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Oil tumbles on recession nerves, gold slides

Oil plummets overnight on recession fears

Recession fears saw oil markets plummet overnight, with both Brent crude and WTI taking out their 2022 rising support lines in no uncertain terms. Brent crude slumped by 7.90% to USD 104.75, having tested USD 101.00 a barrel intraday. WTI slumped by 8.75% to USD 100.90, trading as low as USD 97.50 a barrel intraday. In Asia, both contracts remain under pressure as China lockdown nerves sweep the region. Brent crude has fallen 0.90% to USD 103.85 a barrel, and WTI is 0.60% lower at USD 100.00 a barrel.

The price action overnight, with both contracts trading in near fifteen dollar ranges, hints more at panic and forced liquidation than a structural change in the tight supply/demand situation globally. Although I acknowledge recession risks in the US, and covid zero ones in China, the world’s two largest consumers, the futures markets in both Brent crude and WTI remain in heavy backwardation. That says that in the physical market, supplies remained as constrained as ever, and despite the noise seen overnight, oil prices may be in danger of overshooting to the downside.

Having said that, the failure of the 2022 support lines on both contracts so comprehensively must be respected, as are looming recession risks around the world. But with Russian oil supplies set to drop as the year progresses and it runs out of Western parts to maintain fields, and with the rest of OPEC hopelessly uninvested in maintaining production capacity, I fear the days of USD 100 oil will be with us for some time yet. That said, Brent crude and WTI are likely moving into a new USD 95.00 to USD 110.00 barrel range.

Brent crude has resistance at its 2022 trendline at USD 108.85 a barrel, followed by the 100-day moving average (DMA) at USD 110.30. Support is at USD 101.00, USD 100.00, and then USD 96.25 a barrel, its 200-DMA. WTI has resistance at its 100-DMA at USD 106.95, followed by the 2022 trendline at USD 108.50 a barrel. Support is at USD 99.60, USD 97.50, and then its 200-DMA at USD 93.40 a barrel.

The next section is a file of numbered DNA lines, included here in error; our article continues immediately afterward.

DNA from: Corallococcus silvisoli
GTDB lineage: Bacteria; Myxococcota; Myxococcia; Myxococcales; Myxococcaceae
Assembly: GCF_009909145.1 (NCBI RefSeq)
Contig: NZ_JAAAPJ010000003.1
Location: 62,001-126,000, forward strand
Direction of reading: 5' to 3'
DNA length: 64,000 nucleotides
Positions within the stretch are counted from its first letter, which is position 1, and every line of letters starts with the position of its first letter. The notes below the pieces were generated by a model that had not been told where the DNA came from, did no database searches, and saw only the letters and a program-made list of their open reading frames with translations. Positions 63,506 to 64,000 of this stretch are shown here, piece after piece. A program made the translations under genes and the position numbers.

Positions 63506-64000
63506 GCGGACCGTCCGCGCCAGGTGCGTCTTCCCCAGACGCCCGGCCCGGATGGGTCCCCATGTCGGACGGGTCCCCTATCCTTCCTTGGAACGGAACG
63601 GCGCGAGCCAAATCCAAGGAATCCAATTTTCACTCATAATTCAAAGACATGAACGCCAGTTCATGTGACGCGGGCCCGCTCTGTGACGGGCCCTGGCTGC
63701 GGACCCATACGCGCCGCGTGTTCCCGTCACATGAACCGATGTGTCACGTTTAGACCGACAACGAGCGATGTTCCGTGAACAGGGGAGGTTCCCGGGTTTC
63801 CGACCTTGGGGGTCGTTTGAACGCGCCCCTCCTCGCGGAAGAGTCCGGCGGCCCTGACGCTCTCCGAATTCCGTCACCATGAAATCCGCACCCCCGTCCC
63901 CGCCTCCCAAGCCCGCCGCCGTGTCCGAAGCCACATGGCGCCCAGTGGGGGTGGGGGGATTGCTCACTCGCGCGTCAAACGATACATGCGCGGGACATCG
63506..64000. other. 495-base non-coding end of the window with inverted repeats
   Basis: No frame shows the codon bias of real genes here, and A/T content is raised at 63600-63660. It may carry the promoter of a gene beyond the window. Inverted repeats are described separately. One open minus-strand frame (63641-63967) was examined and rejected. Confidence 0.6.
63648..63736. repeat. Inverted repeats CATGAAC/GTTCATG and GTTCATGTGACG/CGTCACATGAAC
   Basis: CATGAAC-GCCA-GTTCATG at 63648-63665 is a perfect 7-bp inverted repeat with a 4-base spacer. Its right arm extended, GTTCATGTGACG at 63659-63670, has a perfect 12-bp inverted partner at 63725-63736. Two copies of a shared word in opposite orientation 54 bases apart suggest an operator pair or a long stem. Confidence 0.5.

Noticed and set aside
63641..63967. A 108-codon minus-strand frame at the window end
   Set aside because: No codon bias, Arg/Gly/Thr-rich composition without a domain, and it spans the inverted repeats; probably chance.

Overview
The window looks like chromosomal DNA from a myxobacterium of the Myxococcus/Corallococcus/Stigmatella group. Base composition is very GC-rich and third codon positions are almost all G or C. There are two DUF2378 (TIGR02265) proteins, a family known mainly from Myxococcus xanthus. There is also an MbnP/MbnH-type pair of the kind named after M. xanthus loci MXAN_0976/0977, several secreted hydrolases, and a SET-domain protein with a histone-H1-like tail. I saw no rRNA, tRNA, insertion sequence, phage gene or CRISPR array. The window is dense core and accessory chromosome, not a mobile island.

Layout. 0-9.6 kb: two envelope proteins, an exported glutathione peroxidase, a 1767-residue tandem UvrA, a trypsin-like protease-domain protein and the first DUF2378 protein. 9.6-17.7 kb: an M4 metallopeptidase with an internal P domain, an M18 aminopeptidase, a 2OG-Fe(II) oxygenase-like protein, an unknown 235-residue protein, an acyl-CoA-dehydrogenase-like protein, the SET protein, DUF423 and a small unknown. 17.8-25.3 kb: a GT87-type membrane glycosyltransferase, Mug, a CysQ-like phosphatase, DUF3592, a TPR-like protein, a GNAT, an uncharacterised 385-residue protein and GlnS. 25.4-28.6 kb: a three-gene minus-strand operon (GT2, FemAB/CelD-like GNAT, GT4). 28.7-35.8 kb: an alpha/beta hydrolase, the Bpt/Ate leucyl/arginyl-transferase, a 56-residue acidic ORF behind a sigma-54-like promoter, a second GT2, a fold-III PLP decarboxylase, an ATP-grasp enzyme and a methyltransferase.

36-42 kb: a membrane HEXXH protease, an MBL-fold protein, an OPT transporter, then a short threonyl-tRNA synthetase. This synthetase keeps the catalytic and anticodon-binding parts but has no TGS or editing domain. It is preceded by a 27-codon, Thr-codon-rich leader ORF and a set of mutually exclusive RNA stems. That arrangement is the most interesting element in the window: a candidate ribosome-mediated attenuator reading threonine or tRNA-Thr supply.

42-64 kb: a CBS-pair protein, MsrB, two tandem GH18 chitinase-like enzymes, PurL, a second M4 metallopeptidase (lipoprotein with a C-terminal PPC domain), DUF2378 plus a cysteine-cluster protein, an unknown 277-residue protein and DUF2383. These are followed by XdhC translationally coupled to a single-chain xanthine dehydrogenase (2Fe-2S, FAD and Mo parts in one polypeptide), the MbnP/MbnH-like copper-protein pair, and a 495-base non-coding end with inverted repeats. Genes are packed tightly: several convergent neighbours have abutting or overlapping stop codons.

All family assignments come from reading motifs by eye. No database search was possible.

Gold capitulates

The massive strength of the US dollar across asset classes overnight was more than gold could withstand, despite lower US yields. It wilted in the face of US dollar strength and finished the overnight session 2.40% lower at USD 1765.00 an ounce. In Asia, it has eked out a tiny gain to USD 1767.40 an ounce.

With gold moving inversely to the US dollar and no other inputs driving the price, gold’s only salvation from here is entirely reliant on a sudden reversal of course by the greenback. Having finally broken out lower from its multi-month USD 1780.00 to USD 1880.00 range, the failure of USD 1780.00 is an important technical development. Assuming the dollar rally continues, the technical picture suggests a move lower to USD 1720.00 an ounce in the days ahead.

Gold has resistance at USD 1780.00, USD 1785.00, and USD 1820.00, its downward trendline. Support is at USD 1764.00 and then USD 1720.00, followed by USD 1675.00. Failure of the latter sets in motion a much deeper correction, potentially reaching USD 1500.00 an ounce.

This article is for general information purposes only. It is not investment advice or a solution to buy or sell securities. Opinions are the authors; not necessarily that of OANDA Corporation or any of its affiliates, subsidiaries, officers or directors. Leveraged trading is high risk and not suitable for all. You could lose all of your deposited funds.

Jeffrey Halley

Jeffrey Halley [4]

Senior Market Analyst, Asia Pacific, from 2016 to August 2022
With more than 30 years of FX experience – from spot/margin trading and NDFs through to currency options and futures – Jeffrey Halley was OANDA’s Senior Market Analyst for Asia Pacific, responsible for providing timely and relevant macro analysis covering a wide range of asset classes. He has previously worked with leading institutions such as Saxo Capital Markets, DynexCorp Currency Portfolio Management, IG, IFX, Fimat Internationale Banque, HSBC and Barclays. A highly sought-after analyst, Jeffrey has appeared on a wide range of global news channels including Bloomberg, BBC, Reuters, CNBC, MSN, Sky TV and Channel News Asia as well as in leading print publications such as The New York Times and The Wall Street Journal, among others. He was born in New Zealand and holds an MBA from the Cass Business School.
Jeffrey Halley
Jeffrey Halley

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